It’s that time of the week again folks, where you need to dust off those comfy shoes, gather the kids and get going. There’s a lot of fun to be had – even without dipping into the bank reserves. Here’s a look at some free or next to free things to do this weekend.
Ripe Market: On Saturday, take a ride down to The Springs Souk where you’ll find organic food, fresh bread and home décor for the grown-ups and plenty of arts and crafts activities for the kiddos. Timings: 10am to 10pm. Those under 13 get in free.
BurJuman Mall: The mall is playing host to a street food festival from around the world, and the family is invited to join. On the menu are pizzas, pastas, and kebabs, but also free activities for kids – and adults. For the kids, there are face painting sessions and slime stations. And for teens and parents, there’s a spot of billiards and foosball to be enjoyed. Timings: 12pm to 10pm. Entry is free.
‘Matilda’ by The Hive: The old Roald Dahl story is getting a stage retelling and you’re welcome to join. See Matilda foil the evil headmistress’s plans at Zabeel Ladies Club on Saturday and Sunday. Timings 12pm, 3pm and 7pm at Oud Maitha Theatre. Entry is free.
Sheikh Zayed Grand Mosque: For a (free) cultural treat, head over to this mosque, made of marble from Macedonia. While here, take a good look at the minarets, which feature elements of Mamluk, Ottoman and Fatimid styles of construction. Each element of this mosque has been carefully curated; there is glass work, mosaics, and sand blasted glass displaying traditional Islamic designs. To get the most out of your trip, sign on for a complimentary guided tour, which runs every hour from 10am to 8pm between Saturday and Thursday. And you can even try the new ‘Unseen glimpse from the mosque’ tour, where visitors can get on-board a golf cart and learn all about Islamic art and architecture. There are exclusive stopovers on this tour. Tours are at 10am, 11am and 5pm. Note: You will need to preregister on the mosque’s website to visit.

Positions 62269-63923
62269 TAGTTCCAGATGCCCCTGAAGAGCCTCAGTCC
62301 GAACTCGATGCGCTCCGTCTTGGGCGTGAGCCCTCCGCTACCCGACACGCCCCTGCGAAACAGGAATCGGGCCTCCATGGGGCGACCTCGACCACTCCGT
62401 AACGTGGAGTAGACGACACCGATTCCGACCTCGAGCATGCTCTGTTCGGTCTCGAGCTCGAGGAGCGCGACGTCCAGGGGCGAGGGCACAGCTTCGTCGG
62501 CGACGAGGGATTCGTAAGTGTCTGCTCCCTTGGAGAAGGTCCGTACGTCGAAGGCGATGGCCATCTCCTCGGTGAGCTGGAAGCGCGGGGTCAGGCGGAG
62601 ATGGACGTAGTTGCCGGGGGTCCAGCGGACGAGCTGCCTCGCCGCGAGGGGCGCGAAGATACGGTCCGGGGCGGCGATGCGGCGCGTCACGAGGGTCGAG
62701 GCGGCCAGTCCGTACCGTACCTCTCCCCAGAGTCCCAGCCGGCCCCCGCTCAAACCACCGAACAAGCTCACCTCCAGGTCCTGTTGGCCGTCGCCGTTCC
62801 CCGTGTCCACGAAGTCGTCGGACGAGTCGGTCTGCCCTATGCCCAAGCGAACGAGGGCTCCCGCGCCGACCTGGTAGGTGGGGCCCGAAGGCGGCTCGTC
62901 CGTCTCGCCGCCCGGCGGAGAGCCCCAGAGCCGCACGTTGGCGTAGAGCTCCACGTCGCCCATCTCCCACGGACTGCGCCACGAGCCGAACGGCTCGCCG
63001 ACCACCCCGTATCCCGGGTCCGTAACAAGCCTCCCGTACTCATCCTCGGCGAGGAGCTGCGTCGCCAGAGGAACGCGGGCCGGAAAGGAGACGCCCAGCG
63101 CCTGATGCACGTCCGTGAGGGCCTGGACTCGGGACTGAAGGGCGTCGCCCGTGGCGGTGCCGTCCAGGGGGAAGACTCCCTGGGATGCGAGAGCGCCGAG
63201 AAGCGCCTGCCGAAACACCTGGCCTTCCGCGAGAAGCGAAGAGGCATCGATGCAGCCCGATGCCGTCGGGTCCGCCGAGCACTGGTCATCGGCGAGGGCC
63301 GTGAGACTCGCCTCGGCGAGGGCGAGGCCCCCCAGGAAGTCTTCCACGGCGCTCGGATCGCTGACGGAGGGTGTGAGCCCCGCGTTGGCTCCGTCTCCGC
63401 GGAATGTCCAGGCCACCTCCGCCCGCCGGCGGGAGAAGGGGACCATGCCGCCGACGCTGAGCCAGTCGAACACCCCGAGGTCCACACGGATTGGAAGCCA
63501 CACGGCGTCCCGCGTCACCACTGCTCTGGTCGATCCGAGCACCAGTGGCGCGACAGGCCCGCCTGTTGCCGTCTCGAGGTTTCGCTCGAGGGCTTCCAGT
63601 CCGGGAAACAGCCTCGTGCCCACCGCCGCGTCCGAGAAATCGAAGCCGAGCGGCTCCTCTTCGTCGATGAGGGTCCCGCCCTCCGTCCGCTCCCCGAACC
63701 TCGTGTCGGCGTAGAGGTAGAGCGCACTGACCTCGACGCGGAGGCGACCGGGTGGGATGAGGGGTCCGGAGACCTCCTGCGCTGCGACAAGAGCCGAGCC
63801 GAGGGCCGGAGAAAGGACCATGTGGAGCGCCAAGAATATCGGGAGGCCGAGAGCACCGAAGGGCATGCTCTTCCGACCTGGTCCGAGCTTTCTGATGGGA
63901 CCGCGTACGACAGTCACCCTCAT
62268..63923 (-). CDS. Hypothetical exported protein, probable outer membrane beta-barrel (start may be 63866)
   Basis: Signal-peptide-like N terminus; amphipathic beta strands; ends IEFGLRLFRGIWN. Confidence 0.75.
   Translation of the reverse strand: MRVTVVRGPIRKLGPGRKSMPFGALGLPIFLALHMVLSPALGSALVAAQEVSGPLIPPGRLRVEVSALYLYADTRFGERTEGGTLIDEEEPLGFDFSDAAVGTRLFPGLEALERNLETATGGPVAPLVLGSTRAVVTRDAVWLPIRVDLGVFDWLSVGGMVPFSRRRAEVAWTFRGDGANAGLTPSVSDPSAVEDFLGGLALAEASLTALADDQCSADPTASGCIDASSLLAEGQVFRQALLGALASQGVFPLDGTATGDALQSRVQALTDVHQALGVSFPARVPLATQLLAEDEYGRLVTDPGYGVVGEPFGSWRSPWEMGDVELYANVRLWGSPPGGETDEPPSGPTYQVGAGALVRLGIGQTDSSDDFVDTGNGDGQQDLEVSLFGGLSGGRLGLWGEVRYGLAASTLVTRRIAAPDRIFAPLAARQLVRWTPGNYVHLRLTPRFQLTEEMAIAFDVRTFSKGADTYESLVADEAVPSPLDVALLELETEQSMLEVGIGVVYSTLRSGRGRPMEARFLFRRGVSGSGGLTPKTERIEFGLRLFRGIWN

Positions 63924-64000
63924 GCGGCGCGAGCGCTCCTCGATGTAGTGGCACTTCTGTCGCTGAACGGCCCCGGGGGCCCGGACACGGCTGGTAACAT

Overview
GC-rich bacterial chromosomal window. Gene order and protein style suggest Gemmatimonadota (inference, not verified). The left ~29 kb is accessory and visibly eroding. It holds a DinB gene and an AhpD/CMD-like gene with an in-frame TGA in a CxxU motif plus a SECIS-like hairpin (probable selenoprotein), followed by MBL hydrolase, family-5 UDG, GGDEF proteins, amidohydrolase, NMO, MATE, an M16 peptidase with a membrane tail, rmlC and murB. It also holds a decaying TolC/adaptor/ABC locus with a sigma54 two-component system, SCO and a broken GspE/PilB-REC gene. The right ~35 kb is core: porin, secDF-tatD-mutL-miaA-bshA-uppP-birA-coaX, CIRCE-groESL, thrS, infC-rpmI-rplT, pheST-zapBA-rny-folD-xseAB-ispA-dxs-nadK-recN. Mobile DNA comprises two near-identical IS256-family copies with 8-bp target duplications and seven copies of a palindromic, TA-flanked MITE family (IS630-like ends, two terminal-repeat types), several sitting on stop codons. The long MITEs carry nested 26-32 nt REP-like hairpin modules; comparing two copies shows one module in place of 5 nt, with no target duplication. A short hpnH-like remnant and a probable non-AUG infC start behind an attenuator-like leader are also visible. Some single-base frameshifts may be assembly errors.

Visitors coming from outside the UAE and who face difficulties using Alhosn App can show an internationally approved vaccine certificate that testifies that they have taken two doses and a negative PCR test taken during the 14 days.
Emirates Heritage Village: Walk back in time as you explore this village – located near Marina Mall – and you’ll learn a lot about the nation’s traditional practices, from housebuilding to palm frond weaving and more. The best part? It’s completely free. Timings: Saturday and Sunday: 9am to 4pm.
Camel Souk: Introduce your kids to a Ship of the Desert when you visit this market with photo-rich opportunities. There are young Arabian camels and adult camels – and guides who will explain how you can tell the difference. Head here early morning so you can do a meet and greet – without worrying about the sharpness of the sun. Visitors may find themselves on the sidelines of a mock camel race or centrestage for a photo and petting session.
Sharjah Art Museum: Introduce your children to the art of the country with a visit to this museum. The journey begins when you see the building, located near the Al Corniche post office. It features a wind tower, two wings and 68 halls full of things to see. This year, it is playing host to ‘A Century in Flux’, an exhibition with modernist paintings, and paintings, sculptures, and mixed media artworks from the Barjeel Art Foundation. Keep an eye out for workshops on site – from painting to sculpture, there are options for all those artistically inclined.
Sharjah Aquarium: Learn about the rich marine life that the UAE has to offer when you visit this government educational centre, which is home to 21 aquariums and more than 100 aquatic species including sea horses, Caribbean reef sharks and moray eels. This centre also has a turtle rehabilitation program where sick and injured creatures are treated before being led back to the sea. Timings: 8am to 8pm.
Ajman Dhow Yard: See an age-old tradition play out right in front of your eyes when you visit this ‘workshop’ of ships on the banks of Ajman Creek. The wooden boats had a major role in fishing, pearling, and trading. Watch master craftsmen mould these vehicles of water transport using tools handed down from generation to generation.